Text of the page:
“I have many family and friends in northern Australia, and am very much aware of how many Australians are dependent on their income from live export,” he said.

“I think it is an industry that is extremely important to many communities in Australia large and small, an industry that binds them together and really underpins their economic base and their sense of social cohesion.

“And there are many, many exporters that do a wonderful job 365 days a year who demonstrate very high levels of care for animals and who put animal welfare at the centre of everything they do.”

Similarities to police role

He said he sees strong similarities with his former role as a policeman, “where you have to work hard every day to maintain public trust”.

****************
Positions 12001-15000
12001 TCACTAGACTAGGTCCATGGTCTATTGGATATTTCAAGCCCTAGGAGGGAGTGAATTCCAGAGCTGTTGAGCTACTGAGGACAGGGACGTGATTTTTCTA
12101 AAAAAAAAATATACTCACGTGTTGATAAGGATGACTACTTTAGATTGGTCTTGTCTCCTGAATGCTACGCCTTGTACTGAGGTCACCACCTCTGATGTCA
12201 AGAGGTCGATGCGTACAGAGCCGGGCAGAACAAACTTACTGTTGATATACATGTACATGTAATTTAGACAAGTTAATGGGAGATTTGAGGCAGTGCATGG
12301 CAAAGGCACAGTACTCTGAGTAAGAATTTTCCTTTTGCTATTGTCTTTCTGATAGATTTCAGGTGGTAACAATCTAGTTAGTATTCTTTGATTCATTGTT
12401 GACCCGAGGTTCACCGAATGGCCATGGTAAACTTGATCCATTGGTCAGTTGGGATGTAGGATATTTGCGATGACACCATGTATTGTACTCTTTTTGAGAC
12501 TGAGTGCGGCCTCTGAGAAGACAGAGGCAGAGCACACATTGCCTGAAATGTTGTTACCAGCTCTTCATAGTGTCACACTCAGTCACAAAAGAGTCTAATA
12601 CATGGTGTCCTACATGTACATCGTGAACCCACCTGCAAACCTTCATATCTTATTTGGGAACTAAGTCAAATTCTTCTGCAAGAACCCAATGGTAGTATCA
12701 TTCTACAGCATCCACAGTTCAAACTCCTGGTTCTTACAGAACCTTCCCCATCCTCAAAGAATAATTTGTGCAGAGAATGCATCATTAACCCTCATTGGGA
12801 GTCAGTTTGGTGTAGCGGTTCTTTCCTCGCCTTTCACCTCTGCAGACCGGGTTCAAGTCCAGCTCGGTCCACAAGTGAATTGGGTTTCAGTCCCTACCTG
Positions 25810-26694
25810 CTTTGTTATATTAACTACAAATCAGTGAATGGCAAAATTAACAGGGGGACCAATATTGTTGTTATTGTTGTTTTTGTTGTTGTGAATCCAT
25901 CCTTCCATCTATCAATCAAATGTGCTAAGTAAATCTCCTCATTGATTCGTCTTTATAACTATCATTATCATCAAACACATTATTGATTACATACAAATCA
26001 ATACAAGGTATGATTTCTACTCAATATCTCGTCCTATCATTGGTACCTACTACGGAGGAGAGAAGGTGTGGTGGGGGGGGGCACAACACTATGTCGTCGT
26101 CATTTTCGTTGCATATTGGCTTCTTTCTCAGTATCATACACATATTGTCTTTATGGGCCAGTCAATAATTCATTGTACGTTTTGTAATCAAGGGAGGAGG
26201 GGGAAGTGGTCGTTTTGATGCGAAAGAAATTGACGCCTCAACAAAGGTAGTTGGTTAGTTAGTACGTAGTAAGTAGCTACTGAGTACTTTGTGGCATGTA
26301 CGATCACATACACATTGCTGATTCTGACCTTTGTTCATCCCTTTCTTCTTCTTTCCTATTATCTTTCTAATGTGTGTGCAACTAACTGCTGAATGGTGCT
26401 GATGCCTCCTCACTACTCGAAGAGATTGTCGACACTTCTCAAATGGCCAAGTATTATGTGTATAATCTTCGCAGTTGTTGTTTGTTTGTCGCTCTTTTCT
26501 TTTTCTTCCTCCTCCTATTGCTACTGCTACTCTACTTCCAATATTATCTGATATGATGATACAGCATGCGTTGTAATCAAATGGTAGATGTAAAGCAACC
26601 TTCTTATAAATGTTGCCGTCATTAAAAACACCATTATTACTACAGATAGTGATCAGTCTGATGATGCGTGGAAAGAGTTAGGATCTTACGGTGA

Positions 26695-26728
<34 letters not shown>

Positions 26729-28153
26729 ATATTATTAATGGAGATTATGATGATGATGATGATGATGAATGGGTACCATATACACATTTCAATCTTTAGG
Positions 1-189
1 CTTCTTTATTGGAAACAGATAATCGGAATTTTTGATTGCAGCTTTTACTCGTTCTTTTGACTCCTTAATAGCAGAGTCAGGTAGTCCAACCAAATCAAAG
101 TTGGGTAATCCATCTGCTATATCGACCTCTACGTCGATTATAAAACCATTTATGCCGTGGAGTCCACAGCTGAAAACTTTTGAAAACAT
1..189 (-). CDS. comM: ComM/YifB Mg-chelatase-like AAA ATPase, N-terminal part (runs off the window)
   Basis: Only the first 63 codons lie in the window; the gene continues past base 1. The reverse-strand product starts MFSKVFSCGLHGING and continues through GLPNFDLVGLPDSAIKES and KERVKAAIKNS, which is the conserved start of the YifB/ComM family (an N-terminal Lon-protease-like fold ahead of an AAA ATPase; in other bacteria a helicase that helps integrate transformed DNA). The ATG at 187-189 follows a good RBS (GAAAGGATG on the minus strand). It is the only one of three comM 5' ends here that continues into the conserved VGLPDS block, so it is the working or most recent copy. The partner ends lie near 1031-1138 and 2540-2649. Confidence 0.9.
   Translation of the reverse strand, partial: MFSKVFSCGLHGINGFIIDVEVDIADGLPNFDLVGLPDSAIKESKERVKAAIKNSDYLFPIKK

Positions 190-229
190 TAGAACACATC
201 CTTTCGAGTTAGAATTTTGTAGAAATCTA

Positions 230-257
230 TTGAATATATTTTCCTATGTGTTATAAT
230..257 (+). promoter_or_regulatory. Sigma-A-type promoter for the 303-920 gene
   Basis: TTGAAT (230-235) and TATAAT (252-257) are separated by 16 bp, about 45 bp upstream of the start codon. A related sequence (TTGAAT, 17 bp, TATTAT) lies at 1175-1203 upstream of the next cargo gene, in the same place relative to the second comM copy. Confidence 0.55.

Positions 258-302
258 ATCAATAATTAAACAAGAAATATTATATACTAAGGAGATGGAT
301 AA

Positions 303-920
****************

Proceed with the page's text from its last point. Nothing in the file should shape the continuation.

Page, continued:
“That means doing the right thing every day and being open and honest and transparent when you get it wrong, and taking the necessary actions to continually improve what you do.

‘The aim should always be to exceed community standards, not just to meet them’

“The aim should always be to exceed community standards, not just to meet them.

“So it is all about building trust and the best way to do that is through being open and transparent in everything you do.”

Given his family connections it was perhaps inevitable that despite his love of the bush and early desire to enrol at the Longreach Agricultural College, a career in policing ultimately beckoned.